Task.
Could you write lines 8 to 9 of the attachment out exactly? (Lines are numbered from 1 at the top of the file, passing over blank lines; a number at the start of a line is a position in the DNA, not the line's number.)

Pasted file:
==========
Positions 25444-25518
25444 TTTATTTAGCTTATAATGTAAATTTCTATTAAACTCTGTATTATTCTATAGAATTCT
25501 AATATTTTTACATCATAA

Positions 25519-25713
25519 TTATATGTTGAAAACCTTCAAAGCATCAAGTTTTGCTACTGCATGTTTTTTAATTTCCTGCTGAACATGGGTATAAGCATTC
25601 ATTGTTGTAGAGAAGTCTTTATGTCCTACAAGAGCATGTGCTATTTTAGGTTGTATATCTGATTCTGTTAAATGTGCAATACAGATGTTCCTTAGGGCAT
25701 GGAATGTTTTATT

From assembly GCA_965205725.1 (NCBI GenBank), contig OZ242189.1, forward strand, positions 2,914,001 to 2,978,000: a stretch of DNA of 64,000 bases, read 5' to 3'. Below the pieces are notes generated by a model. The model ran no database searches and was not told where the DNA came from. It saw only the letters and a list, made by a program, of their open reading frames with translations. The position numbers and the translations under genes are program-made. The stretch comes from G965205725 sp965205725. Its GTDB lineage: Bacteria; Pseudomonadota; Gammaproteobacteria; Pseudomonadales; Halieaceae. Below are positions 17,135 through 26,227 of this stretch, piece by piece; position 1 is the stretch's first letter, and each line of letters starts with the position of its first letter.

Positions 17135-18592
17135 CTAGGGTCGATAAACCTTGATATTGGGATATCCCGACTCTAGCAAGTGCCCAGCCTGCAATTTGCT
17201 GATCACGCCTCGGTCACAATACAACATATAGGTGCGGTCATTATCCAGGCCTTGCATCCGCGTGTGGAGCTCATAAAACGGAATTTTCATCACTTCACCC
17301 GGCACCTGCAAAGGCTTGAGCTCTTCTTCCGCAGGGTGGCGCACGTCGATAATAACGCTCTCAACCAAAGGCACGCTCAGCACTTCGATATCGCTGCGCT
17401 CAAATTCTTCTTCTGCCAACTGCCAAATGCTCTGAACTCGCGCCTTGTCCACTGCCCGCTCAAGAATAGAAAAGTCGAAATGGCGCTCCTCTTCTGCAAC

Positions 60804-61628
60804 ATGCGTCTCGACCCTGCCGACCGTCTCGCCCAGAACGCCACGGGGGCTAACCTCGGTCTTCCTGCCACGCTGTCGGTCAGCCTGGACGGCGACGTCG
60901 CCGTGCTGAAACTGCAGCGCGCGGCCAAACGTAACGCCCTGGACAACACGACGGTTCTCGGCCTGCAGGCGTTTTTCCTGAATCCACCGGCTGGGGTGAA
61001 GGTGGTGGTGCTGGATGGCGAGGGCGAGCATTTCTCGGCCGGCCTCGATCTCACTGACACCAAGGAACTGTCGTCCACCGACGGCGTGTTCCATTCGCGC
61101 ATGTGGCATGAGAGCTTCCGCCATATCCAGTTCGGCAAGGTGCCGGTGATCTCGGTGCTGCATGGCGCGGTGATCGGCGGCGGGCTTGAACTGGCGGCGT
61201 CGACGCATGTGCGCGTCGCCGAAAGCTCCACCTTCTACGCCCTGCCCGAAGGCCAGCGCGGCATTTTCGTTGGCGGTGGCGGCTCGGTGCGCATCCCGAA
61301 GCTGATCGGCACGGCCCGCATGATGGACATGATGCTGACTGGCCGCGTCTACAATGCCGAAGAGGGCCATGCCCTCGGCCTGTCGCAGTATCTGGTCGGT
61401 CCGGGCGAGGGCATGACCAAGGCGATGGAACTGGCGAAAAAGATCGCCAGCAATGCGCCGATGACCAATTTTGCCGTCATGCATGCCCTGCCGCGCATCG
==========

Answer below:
From assembly GCA_965205725.1 (NCBI GenBank), contig OZ242189.1, forward strand, positions 2,914,001 to 2,978,000: a stretch of DNA of 64,000 bases, read 5' to 3'. Below the pieces are notes generated by a model. The model ran no database searches and was not told where the DNA came from. It saw only the letters and a list, made by a program, of their open reading frames with translations. The position numbers and the translations under genes are program-made. The stretch comes from G965205725 sp965205725. Its GTDB lineage: Bacteria; Pseudomonadota; Gammaproteobacteria; Pseudomonadales; Halieaceae. Below are positions 17,135 through 26,227 of this stretch, piece by piece; position 1 is the stretch's first letter, and each line of letters starts with the position of its first letter.

Positions 17135-18592